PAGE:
I've been playing my first game of Stellaris as a Xenophile empire, and since I didn't know what the pros and cons were I have been giving away Migration Access to other empires whenever the option comes up. Now I'm a bit further in, it seems to me that it provides a lot of benefits:

  • You get population on your planets faster due to immigration (as long as they have compatible terrain) and you get to keep the generated resources.
  • You "take away" population from other empires which weakens them.
  • You can build colony ships using any of the race on your planets, which makes it easier to colonize other planets. This works best with Gaia planets since a variety of races will want to migrate to those.

I can't think of any downsides, but I'm guessing there must be some since I sometimes get a bartering advantage just for offering Migration Access. What am I missing?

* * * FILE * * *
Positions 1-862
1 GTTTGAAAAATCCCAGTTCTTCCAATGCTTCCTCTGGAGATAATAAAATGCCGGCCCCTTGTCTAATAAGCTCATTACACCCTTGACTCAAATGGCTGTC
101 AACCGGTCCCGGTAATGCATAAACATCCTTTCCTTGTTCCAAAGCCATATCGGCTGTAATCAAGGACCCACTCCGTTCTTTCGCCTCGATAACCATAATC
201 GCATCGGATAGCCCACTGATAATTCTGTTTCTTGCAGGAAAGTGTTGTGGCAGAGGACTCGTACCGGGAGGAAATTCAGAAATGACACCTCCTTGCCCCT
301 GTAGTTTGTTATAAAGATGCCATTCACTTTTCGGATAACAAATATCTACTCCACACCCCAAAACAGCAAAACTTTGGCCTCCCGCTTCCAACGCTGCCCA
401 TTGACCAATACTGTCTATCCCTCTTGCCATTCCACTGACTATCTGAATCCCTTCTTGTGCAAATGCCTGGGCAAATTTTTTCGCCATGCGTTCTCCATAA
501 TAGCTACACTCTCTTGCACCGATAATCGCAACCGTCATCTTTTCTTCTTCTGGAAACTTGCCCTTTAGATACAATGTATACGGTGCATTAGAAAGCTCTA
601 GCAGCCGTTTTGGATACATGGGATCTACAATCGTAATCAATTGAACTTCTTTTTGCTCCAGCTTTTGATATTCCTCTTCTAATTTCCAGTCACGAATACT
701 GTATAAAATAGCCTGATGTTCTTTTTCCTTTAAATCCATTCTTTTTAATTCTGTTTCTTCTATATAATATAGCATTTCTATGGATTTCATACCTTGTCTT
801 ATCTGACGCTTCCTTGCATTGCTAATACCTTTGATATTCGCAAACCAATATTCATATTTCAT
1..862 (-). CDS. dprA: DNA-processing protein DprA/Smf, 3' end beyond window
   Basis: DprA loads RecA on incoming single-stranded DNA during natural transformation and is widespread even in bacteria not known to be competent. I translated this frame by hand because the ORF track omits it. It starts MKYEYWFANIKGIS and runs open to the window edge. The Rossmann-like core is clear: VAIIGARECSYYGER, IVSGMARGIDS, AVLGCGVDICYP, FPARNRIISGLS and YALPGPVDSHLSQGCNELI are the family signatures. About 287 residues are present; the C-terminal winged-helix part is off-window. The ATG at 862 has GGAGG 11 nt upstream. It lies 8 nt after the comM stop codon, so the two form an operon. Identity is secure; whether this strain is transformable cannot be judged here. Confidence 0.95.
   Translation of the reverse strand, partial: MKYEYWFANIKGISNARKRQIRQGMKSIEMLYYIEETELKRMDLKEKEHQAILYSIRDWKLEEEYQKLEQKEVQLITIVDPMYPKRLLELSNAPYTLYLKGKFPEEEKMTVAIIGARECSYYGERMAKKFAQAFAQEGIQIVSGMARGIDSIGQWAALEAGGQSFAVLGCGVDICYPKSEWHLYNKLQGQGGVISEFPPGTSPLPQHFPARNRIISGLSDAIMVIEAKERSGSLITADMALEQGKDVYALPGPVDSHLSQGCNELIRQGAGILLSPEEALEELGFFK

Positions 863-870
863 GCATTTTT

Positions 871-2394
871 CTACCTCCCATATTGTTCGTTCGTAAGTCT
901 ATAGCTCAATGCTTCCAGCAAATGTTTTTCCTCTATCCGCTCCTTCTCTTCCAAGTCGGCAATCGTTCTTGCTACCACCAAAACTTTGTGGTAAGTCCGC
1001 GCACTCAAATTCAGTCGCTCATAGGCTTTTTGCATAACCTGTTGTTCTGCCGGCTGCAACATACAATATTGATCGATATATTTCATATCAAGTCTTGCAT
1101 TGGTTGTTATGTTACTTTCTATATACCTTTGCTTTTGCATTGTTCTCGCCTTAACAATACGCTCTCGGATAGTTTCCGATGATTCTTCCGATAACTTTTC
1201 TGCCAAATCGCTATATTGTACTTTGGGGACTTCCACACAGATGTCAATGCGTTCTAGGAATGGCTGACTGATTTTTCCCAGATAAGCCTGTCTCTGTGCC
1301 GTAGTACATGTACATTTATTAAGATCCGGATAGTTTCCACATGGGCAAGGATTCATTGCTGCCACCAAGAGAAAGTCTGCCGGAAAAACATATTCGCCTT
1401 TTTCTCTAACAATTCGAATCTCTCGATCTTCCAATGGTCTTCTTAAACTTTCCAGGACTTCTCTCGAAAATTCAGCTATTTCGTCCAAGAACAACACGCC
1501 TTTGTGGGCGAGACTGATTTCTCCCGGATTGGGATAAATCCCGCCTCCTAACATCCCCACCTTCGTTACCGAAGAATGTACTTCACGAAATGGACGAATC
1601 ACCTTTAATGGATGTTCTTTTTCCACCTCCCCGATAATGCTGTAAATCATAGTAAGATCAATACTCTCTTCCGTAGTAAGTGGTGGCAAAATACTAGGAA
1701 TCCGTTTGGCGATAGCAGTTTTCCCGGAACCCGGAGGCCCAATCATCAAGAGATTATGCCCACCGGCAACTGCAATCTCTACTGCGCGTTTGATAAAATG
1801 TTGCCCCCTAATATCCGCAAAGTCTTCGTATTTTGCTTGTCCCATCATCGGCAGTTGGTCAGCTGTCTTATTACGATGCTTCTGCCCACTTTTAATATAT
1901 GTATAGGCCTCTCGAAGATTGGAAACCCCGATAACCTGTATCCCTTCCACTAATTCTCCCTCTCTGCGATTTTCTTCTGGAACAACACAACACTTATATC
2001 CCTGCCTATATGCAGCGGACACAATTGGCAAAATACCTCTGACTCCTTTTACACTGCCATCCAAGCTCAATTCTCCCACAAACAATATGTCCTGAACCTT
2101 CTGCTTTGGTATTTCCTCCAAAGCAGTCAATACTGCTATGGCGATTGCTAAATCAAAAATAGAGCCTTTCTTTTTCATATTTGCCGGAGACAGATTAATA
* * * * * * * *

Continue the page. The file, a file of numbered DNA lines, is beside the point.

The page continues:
2 Answers 2


Should the original faction declare war on you in the future, they will require less warscore to take over any planets containing "their" pops in the future, as well as an easier time "digesting" the planet after conquest. (Source: Dev forum posts here, and here)

  • Also, those pops may have different ethics than you, and can cause unrest on your planets due to low happiness. I think they can also affect the ethics of your other pops. You also have no control over what traits might show up on what planets, but that's easier to deal with if you can resettle your pops.
    – DCShannon
    Commented May 20, 2016 at 16:22

Further downsides include:

Increased unity costs for having non-native pops in your empire

Your pops will sometimes emigrate away to other planets

Sometimes your pops are just better than theirs - you probably don't want to trade your pop that's intelligent for one who is, say, enduring and rapid breeder in the late game

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